Dozens of people were sentenced to lengthy prison terms following unfair trials on terrorism-related charges. Torture and ill-treatment continued to be reported. Hundreds of political prisoners, including prisoners of conscience, remained in prison. Many had been held for more than a decade. Solitary confinement and denial of medical care in prisons continued to be reported despite government promises to end long-term solitary confinement. Freedom of expression and association remained severely restricted.


In July the ruling Democratic Constitutional Rally won 71 of the available 85 seats in the country's first ever indirect elections to the new 126-member upper house, the House of Councillors. The remaining 41 seats were appointed by President Ben 'Ali in August. The Tunisian Workers' General Union (Union Générale des Travailleurs Tunisiens) boycotted the elections.

In November, Tunisia hosted the World Summit on the Information Society, an intergovernmental and civil society meeting held under the auspices of the UN. The choice of Tunisia to host the meeting was criticized by national and international human rights organizations because of its wide-ranging restrictions on freedom of expression and association. In September, 11 governments and the European Union issued a joint statement raising concerns about restrictions on the participation of civil society groups at the Summit by the Tunisian authorities. Human rights defenders were intimidated and a French journalist was stabbed. AI delegates were prevented from meeting representatives of the National Council for Liberties in Tunisia (Conseil national pour les libertés en Tunisie, CNLT) at its Tunis office, by Tunisian security officers.

The Tunisia Action Plan, part of the European Neighbourhood Policy, came into force in July. It set out a series of actions and initiatives, and a regular review mechanism, on issues including human rights, migration and the fight against terrorism.

Violations in the 'war on terror'

Dozens of people were reportedly arrested and charged under anti-terrorism legislation passed in December 2003; at least 30 people were tried and sentenced. Detainees were often held incommunicado, sometimes for weeks, and there were allegations of torture to extract confessions or to force detainees to sign statements.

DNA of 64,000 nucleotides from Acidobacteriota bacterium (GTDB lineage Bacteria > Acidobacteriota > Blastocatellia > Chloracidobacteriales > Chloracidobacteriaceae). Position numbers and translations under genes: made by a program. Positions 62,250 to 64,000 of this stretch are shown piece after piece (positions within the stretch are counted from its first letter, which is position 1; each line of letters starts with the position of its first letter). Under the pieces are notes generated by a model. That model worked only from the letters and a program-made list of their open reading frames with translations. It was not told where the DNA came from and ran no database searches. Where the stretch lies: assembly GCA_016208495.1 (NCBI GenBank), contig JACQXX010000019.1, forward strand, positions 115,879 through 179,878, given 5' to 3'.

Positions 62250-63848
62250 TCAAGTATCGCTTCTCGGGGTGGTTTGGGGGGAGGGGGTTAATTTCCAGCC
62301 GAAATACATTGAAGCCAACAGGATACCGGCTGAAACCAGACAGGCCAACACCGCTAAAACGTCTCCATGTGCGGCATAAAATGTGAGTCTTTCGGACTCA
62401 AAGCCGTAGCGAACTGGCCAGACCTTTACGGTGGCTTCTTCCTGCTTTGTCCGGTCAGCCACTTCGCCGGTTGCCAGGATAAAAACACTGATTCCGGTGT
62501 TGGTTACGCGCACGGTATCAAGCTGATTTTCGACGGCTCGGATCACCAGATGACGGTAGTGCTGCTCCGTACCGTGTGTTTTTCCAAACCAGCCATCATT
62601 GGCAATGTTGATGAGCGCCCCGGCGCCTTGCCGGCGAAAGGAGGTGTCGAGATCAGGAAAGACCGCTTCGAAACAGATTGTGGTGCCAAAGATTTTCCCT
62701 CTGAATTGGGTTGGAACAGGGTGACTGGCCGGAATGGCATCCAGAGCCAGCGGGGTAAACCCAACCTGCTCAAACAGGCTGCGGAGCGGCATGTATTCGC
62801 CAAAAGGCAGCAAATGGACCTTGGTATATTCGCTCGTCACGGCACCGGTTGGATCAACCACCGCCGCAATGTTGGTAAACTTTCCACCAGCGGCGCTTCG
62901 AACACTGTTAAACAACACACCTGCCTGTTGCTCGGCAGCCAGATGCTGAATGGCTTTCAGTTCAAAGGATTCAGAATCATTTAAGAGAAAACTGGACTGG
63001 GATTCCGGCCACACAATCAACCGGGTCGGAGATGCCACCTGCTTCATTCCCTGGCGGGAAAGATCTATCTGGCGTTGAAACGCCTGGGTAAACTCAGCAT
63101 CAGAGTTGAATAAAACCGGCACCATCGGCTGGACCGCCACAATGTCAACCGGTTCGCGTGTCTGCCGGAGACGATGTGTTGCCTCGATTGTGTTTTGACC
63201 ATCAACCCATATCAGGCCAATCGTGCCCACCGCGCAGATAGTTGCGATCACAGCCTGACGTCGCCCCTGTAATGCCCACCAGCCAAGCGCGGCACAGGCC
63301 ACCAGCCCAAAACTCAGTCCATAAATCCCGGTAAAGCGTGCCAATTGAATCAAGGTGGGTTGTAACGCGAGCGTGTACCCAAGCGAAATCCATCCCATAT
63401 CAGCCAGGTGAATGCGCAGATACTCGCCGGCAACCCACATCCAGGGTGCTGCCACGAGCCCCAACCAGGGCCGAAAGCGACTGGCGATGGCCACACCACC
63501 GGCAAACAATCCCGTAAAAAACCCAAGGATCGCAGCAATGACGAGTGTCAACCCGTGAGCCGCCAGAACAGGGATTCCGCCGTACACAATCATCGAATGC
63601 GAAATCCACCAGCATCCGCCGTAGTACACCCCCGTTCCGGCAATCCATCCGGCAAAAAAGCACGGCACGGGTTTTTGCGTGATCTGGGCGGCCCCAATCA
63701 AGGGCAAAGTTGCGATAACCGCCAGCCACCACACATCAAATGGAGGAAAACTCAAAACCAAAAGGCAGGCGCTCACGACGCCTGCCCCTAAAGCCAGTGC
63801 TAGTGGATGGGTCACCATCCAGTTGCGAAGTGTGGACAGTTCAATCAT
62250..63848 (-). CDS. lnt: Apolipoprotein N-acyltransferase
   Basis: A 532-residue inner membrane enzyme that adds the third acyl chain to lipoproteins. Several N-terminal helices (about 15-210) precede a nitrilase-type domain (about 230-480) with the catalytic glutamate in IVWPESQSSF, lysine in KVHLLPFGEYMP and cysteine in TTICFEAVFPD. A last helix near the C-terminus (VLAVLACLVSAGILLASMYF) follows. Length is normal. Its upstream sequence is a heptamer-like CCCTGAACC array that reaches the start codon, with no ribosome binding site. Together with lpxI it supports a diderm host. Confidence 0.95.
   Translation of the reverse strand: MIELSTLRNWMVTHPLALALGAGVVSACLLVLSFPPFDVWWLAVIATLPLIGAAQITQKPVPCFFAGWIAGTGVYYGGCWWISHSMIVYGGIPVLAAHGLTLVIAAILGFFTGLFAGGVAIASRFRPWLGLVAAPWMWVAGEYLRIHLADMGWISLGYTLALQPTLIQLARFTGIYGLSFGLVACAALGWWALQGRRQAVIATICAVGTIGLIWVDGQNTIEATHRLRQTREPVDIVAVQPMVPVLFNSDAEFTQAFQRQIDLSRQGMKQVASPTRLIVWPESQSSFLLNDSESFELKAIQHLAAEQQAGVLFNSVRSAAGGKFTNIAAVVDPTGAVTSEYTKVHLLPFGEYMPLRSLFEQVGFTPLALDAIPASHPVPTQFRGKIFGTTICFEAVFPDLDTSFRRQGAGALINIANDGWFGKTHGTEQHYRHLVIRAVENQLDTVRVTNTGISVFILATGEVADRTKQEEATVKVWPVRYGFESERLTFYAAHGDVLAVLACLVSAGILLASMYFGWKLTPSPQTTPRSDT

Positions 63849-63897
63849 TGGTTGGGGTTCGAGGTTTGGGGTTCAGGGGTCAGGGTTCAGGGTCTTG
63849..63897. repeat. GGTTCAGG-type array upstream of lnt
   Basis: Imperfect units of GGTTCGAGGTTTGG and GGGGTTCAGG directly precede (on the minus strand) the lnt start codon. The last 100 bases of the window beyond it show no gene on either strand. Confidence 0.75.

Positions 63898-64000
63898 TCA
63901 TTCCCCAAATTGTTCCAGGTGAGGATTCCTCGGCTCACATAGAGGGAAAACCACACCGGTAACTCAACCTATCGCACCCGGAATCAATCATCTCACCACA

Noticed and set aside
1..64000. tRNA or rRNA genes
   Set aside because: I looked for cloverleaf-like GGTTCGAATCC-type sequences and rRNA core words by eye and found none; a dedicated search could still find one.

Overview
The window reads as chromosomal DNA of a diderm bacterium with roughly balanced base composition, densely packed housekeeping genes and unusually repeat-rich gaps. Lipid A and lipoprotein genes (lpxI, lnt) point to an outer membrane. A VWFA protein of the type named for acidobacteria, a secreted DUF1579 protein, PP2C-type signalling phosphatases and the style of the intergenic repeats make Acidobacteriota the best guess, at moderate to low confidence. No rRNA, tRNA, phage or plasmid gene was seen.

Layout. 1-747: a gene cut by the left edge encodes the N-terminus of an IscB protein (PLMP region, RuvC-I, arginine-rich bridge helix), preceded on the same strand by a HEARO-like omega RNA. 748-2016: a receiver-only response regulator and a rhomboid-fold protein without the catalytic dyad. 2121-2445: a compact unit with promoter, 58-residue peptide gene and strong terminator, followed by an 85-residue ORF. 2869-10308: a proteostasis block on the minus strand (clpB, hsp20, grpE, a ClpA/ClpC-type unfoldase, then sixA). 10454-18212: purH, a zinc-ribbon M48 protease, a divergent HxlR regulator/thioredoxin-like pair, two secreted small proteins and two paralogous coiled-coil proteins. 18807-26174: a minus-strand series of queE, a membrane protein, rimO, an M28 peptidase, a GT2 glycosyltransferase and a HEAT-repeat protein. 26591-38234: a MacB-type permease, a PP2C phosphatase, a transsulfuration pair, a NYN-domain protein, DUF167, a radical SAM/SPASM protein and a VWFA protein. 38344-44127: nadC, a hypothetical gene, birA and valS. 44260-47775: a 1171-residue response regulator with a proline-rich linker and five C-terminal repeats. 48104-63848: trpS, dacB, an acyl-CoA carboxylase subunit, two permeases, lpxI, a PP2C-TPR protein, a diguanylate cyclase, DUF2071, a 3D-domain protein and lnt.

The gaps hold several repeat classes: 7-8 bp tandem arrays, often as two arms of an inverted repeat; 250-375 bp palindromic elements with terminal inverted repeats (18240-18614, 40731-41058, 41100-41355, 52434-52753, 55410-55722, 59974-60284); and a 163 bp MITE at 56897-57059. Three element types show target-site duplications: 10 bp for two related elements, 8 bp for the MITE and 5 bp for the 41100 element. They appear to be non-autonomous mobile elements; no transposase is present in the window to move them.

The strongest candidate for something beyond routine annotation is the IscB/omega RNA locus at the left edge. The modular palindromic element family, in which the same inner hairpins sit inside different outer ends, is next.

• At least 13 prisoners, known as the Bizerte group, were sentenced in April to prison terms of between five and 30 years, reduced to a maximum of 20 years on appeal in July. The accused were allegedly tortured and ill-treated during their detention in premises of the Ministry of the Interior. They had been arrested in April 2004 and charged under the anti-terrorism law of December 2003.
  • In September, Tawfik Selmi, a Tunisian-Bosnian dual national, appeared before a military court in Tunis on charges of membership of a terrorist organization abroad. The court reportedly refused to allow the defence team access to the case file. The trial was due to recommence in February 2006. Tawfik Selmi had been expelled from Luxembourg in March 2003.


  • In March, Adil Rahali was sentenced under anti-terrorism legislation to 10 years' imprisonment, reduced to five years on appeal in October. A Tunisian national, he had been extradited from Ireland in April 2004 after his application for asylum was refused, and arrested upon arrival in Tunisia. He was secretly detained in the offices of the State Security Department of the Ministry of the Interior, where he was reportedly tortured.

Freedom of expression

Freedom of expression remained severely curtailed. In October, the UN Special Rapporteur on the promotion and protection of the right to freedom of opinion and expression publicly expressed concern at the lack of freedom of expression in Tunisia. In his statement he called on the Tunisian government to take action to increase freedom of expression and press freedom, and to release unconditionally all those imprisoned because of their beliefs or for their work as journalists.

The first congress of the Union of Tunisian Journalists (Syndicat des journalistes tunisiens, SJT), scheduled to be held in September, was banned without explanation after its president, Lotfi Hajji, had been repeatedly summoned for questioning by the State Security Department. The SJT was formed in 2004 in response to widespread censorship, to defend the rights of journalists and promote media freedom.

Human rights activists and organizations

Human rights defenders continued to face harassment and sometimes physical violence. Many human rights defenders, their families and friends were subjected to surveillance by the authorities, and their activities were severely restricted.